Execution Parade Ignites Social Media Storm in China

Friday saw the execution of the perpetrators of one of the deadliest assaults on Chinese overseas nationals in modern times. Whilst the nature of the crime shocked many, the treatment of the convicts by China’s state media has many Chinese equally, and understandably, outraged.  

Before the four criminals were led away in ropes and chains to be administered lethal injections, they were paraded on Chinese state television. Charged with the murder of 13 Chinese fishermen on the Mekong river two years ago, their final moments were co-opted by the government to send an emphatic political message to the general public about China’s security policy.

Juxtaposing images of bombastic displays of Chinese military might on the Mekong river with those of the final moments of men facing up the national justice, the meaning was clear; China will take no second measures when it comes to protecting the security of the nation, both inside and outside national borders.

The criminals at the centre of the storm were Naw Kham, a powerful Burmese drug lord, and three of his henchmen. Their crime, an attack on two Chinese cargo ships on one of the most vital transportation routes between South-western China and South-east Asia, prompted an epic man hunt and almost unprecedented intervention by China into international waters. The final capture of Naw Kham was portrayed with sensationalism akin to the US capture of Bin Laden.

For those that had lived under Mao however, the CCTV broadcast, and later update on the executions over Twitter, stirred memories of far more dangerous times

In his last moments, Naw Kham stated, “I haven’t been able to sleep for two days. I have been thinking too much. I miss my mum. I don’t want my children to be like me.”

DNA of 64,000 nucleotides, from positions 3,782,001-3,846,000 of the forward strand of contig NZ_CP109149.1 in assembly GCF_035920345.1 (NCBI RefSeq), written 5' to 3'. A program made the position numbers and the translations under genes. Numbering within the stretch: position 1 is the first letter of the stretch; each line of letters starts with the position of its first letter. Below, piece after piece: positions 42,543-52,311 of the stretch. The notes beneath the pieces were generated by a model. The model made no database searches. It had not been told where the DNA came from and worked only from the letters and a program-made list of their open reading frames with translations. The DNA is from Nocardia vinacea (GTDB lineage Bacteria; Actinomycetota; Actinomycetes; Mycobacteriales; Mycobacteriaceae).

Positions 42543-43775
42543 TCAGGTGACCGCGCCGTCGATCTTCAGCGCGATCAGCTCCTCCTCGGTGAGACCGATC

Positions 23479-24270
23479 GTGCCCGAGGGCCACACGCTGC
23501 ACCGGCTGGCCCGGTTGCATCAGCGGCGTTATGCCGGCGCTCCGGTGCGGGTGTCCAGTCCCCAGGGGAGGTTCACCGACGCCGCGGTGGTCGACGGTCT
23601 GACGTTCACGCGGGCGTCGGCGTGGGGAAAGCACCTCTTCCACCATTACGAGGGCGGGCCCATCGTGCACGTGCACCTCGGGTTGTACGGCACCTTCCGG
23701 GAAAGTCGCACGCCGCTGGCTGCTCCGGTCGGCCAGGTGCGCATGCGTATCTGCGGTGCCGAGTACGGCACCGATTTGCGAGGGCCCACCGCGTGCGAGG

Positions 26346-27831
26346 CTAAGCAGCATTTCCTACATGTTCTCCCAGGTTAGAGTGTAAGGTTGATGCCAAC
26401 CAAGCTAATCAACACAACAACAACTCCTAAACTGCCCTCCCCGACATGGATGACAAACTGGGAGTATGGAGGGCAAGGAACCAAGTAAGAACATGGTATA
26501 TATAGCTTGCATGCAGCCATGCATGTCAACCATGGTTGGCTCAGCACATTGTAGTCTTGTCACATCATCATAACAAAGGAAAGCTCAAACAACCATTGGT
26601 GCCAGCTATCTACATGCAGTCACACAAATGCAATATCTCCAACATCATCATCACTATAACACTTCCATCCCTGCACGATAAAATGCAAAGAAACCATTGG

For those that had lived under Mao however, the CCTV broadcast, and later update on the executions over Twitter, stirred memories of far more dangerous times, when execution rallies would be screened to the masses during the darkest days of China’s Communist regime. Although cameras were cut before the sentences were carried out, many took to social media to vent their shock and horror that once again, for the first time in years, the death penalty is being used as a media tool.

Lawyer Tao Jiamei claimed that the act was an infringement of Chinese criminal procedure law, which states that executions “should be announced, but should not be publicly exposed”.

China is said to execute up to 8,000 people a year, however some human rights groups argue that the true number could be even higher. In either case, the country carries out more executions annually than anywhere else in the world, . Whilst there is widespread support for capital punishment in the region, there is also growing demand for greater government transparency on true execution statistics.

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